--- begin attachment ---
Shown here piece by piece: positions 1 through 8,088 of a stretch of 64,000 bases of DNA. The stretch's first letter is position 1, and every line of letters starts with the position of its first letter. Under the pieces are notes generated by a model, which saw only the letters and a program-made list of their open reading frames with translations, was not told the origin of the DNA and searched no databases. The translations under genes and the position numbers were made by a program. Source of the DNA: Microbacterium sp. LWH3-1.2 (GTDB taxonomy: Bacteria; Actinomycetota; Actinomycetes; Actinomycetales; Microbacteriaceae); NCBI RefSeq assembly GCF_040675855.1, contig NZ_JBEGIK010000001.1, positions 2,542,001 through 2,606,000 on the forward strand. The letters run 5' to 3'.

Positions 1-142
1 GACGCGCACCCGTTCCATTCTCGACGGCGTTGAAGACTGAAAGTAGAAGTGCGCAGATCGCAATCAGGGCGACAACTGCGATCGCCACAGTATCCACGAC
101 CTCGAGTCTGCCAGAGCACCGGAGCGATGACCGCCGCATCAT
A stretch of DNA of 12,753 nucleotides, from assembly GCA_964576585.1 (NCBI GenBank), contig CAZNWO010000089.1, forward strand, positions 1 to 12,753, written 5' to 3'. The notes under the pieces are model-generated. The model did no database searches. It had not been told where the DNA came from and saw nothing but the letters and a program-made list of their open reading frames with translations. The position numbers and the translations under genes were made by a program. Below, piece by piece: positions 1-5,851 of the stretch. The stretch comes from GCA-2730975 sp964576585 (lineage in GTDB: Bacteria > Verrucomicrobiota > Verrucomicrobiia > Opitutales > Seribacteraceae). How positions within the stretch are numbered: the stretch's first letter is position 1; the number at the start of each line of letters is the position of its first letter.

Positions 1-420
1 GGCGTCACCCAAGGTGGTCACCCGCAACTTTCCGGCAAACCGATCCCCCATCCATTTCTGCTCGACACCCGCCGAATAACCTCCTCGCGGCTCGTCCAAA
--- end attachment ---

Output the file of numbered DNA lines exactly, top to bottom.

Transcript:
Shown here piece by piece: positions 1 through 8,088 of a stretch of 64,000 bases of DNA. The stretch's first letter is position 1, and every line of letters starts with the position of its first letter. Under the pieces are notes generated by a model, which saw only the letters and a program-made list of their open reading frames with translations, was not told the origin of the DNA and searched no databases. The translations under genes and the position numbers were made by a program. Source of the DNA: Microbacterium sp. LWH3-1.2 (GTDB taxonomy: Bacteria; Actinomycetota; Actinomycetes; Actinomycetales; Microbacteriaceae); NCBI RefSeq assembly GCF_040675855.1, contig NZ_JBEGIK010000001.1, positions 2,542,001 through 2,606,000 on the forward strand. The letters run 5' to 3'.

Positions 1-142
1 GACGCGCACCCGTTCCATTCTCGACGGCGTTGAAGACTGAAAGTAGAAGTGCGCAGATCGCAATCAGGGCGACAACTGCGATCGCCACAGTATCCACGAC
101 CTCGAGTCTGCCAGAGCACCGGAGCGATGACCGCCGCATCAT
A stretch of DNA of 12,753 nucleotides, from assembly GCA_964576585.1 (NCBI GenBank), contig CAZNWO010000089.1, forward strand, positions 1 to 12,753, written 5' to 3'. The notes under the pieces are model-generated. The model did no database searches. It had not been told where the DNA came from and saw nothing but the letters and a program-made list of their open reading frames with translations. The position numbers and the translations under genes were made by a program. Below, piece by piece: positions 1-5,851 of the stretch. The stretch comes from GCA-2730975 sp964576585 (lineage in GTDB: Bacteria > Verrucomicrobiota > Verrucomicrobiia > Opitutales > Seribacteraceae). How positions within the stretch are numbered: the stretch's first letter is position 1; the number at the start of each line of letters is the position of its first letter.

Positions 1-420
1 GGCGTCACCCAAGGTGGTCACCCGCAACTTTCCGGCAAACCGATCCCCCATCCATTTCTGCTCGACACCCGCCGAATAACCTCCTCGCGGCTCGTCCAAA